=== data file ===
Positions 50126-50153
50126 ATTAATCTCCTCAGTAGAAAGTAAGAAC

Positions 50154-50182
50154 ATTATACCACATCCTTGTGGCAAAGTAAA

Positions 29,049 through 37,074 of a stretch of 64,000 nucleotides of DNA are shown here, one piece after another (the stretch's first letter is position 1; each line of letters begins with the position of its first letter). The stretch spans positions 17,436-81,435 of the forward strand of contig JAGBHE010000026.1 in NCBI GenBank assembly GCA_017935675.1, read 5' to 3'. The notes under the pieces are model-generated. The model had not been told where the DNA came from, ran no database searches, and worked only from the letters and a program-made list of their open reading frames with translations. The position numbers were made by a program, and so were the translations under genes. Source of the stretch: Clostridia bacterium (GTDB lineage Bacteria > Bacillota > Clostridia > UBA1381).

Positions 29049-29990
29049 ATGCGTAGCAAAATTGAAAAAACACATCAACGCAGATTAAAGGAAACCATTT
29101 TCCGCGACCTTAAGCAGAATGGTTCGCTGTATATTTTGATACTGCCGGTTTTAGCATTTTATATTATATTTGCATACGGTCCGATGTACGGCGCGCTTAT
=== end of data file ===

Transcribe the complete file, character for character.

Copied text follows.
Positions 50126-50153
50126 ATTAATCTCCTCAGTAGAAAGTAAGAAC

Positions 50154-50182
50154 ATTATACCACATCCTTGTGGCAAAGTAAA

Positions 29,049 through 37,074 of a stretch of 64,000 nucleotides of DNA are shown here, one piece after another (the stretch's first letter is position 1; each line of letters begins with the position of its first letter). The stretch spans positions 17,436-81,435 of the forward strand of contig JAGBHE010000026.1 in NCBI GenBank assembly GCA_017935675.1, read 5' to 3'. The notes under the pieces are model-generated. The model had not been told where the DNA came from, ran no database searches, and worked only from the letters and a program-made list of their open reading frames with translations. The position numbers were made by a program, and so were the translations under genes. Source of the stretch: Clostridia bacterium (GTDB lineage Bacteria > Bacillota > Clostridia > UBA1381).

Positions 29049-29990
29049 ATGCGTAGCAAAATTGAAAAAACACATCAACGCAGATTAAAGGAAACCATTT
29101 TCCGCGACCTTAAGCAGAATGGTTCGCTGTATATTTTGATACTGCCGGTTTTAGCATTTTATATTATATTTGCATACGGTCCGATGTACGGCGCGCTTAT